Photo: Pierre Bannon

Photo: Pierre Bannon

Photo: Daniel Auger

To contact us

Québec Breeding
Bird Atlas
801-1550 av. d'Estimauville
Québec (Québec)  G1J 0C3

1 877 785-2772

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Find out more about the
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this ambitious project.

Birdwatchers needed!

Are you keen on birds? or do you birdwatch regularly? Whether you are an experienced birdwatcher or a beginner, this is your chance to contribute to the most ambitious ornithological project ever undertaken in Québec: the second Atlas of the Breeding Birds of Québec.

If you are thinking about registering as an atlasser or if you would like to learn more about the project and the tasks that volunteer atlassers are requested to undertake, please consult the Frequently asked questions page.

If you are already registered as an atlasser, you will find all the instructions and details that you need to participate in the Guide for Atlassers. The guide covers topics ranging from the preparations that should be done prior to collecting data, through to data entry and submission. You will also find a wealth of information on this website, which is the gateway to the project.

If you would like to register as an atlasser, which is free of charge but obligatory, please click here.

We sincerely hope that by participating in this project you will gain a greater insight into the private lives of the birds you will be watching, and that the experience will be an enriching and memorable one.

Thank you in advance for your participation,

The Atlas Team

Project updates

26 February 2014. The Atlas Office is seeking candidates to form its paid crews for the fifth and final field season of the project. If you are an experienced and highly motivated birdwatcher able to identify the nesting birds of Québec visually and by ear, and are interested in joining the team, please submit your application no later than March 31, 2014. To consult the job offer, click here. If you live in southern Québec, why not start your 2014 season now by searching for owls? As these birds nest early and are nocturnal, we have relatively little information about their breeding distributions. Therefore, we encourage you to take advantage of the last field season to make a special effort to go out and search for them. For information about surveying for owls, you can read the article “Atlasser la nuit tombée, drôlement chouette!” (in French). To find out which other species nest early (e.g., Rock Pigeon, Common Raven and House Finch), you can consult the Calendar of nesting chronology on the Atlas website. To get the most out of the last year of fieldwork, including your search for owls, we recommend you join the Atlas discussion group. This will allow you to benefit from the experience of other atlassers and from the 3000 messages that have been posted since 2010. Finally, we invite you to discover more about Jean-Pierre Barry and Daniel St-Laurent, two phenomenal volunteer atlassers from the Baie-Comeau region, who have made outstanding contributions to the Atlas.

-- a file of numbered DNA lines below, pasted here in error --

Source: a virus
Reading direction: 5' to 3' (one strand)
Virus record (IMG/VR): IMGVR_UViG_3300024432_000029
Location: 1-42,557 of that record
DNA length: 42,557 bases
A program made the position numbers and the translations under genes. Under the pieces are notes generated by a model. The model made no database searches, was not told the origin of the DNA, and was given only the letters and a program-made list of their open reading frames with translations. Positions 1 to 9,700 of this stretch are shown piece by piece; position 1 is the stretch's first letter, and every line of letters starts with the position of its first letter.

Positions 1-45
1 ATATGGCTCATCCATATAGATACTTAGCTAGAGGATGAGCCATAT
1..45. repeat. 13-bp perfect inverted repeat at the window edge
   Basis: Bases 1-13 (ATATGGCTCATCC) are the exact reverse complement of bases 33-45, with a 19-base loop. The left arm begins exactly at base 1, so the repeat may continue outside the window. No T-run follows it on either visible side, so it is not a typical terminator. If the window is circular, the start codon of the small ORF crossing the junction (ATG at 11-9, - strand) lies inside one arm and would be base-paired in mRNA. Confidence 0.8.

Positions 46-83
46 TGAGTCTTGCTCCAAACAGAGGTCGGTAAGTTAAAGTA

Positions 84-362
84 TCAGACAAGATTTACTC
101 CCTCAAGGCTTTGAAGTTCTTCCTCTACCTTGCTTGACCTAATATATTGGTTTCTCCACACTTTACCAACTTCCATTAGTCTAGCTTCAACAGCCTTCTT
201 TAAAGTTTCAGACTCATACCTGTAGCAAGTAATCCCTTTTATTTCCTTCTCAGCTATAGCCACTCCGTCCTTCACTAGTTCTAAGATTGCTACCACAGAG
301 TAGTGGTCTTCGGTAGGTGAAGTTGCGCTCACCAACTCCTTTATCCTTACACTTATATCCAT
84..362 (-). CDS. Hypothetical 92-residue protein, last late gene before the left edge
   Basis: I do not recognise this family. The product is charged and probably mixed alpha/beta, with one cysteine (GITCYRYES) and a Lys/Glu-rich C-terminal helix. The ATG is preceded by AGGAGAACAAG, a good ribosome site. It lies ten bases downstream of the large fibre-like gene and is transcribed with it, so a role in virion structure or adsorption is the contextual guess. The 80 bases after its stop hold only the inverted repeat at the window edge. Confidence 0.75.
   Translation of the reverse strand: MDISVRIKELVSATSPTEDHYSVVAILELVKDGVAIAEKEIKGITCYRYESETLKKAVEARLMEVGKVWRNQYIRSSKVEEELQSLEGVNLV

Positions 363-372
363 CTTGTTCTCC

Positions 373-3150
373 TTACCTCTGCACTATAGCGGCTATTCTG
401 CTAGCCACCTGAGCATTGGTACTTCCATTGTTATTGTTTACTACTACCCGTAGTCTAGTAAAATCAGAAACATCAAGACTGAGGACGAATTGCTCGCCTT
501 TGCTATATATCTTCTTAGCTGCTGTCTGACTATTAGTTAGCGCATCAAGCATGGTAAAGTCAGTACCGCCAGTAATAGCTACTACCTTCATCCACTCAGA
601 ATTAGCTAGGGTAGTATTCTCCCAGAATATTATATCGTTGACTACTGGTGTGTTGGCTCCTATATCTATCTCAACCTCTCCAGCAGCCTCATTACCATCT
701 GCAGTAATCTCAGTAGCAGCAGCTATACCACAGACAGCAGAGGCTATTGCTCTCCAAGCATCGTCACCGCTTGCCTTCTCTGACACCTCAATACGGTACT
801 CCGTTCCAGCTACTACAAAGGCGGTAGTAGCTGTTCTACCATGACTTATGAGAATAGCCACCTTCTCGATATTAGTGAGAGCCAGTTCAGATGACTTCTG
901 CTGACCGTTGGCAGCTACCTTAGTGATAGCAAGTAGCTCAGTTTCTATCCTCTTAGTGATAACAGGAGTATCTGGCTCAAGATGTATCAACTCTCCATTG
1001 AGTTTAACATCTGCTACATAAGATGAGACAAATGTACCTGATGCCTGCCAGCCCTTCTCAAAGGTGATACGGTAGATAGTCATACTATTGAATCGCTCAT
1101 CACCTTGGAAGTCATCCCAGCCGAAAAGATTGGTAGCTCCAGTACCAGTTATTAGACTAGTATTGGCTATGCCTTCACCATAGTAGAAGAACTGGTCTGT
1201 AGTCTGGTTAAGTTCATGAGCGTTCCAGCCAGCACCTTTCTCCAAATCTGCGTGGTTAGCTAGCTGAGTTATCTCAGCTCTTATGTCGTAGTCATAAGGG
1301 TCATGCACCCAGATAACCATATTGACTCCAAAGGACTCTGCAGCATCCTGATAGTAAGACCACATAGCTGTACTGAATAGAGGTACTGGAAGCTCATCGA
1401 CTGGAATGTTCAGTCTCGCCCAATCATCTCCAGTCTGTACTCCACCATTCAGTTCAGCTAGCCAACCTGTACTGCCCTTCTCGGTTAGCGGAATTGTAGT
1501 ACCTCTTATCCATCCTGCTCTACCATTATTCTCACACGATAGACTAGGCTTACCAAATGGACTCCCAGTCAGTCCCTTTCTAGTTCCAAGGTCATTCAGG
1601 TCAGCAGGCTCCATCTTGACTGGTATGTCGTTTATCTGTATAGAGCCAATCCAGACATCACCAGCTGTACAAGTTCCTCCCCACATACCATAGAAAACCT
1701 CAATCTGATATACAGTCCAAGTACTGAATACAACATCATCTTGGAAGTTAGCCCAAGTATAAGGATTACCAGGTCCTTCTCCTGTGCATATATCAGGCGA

Consultez les archives


Photo: Francis Bossé

The Horned Lark, a specialist of more open areas, has an unusual breeding distribution in Québec, with the subspecies alpestris nesting in the tundra and the subspecies praticola nesting in cultivated fields to the south. During courtship, which begins while there is still snow on the ground, the male performs spectacular acrobatic flights during which he sings a high-pitched staccato flight song that has been likened to tinkling bells. The nest is constructed by the female in a slight hollow in the ground, and as this species can be double brooded, nests with eggs may potentially be observed from mid-March to late July. When the young leave the nest they are not quite able to fly, and it is during this period that it is easiest to confirm the breeding of this typically rather discreet species. Since the first atlas, the number of survey squares in which this species has been reported has fallen by 70%, and this decline reaches a high of 96% in the south-eastern part of the province covered by the Atlas regions “Estrie”, “Région de l’Amiante” and “Beauce”. Among the possible causes for this decline is habitat loss due to the reforestation of farmland and urban development (adapted from Gauthier and Aubry 1996).


List of participants who contributed the most to data collection. For a complete list, click here.



The Québec Breeding Bird Atlas project is open to birdwatchers of all skill levels, and we strongly encourage you to get involved. The aim of participants of the Atlas is to find breeding evidence for as many bird species as possible within each 100 km2 survey square.

Black-and-white Warbler photo by Simon Pierre Barrette.

Updated: 25 February 2014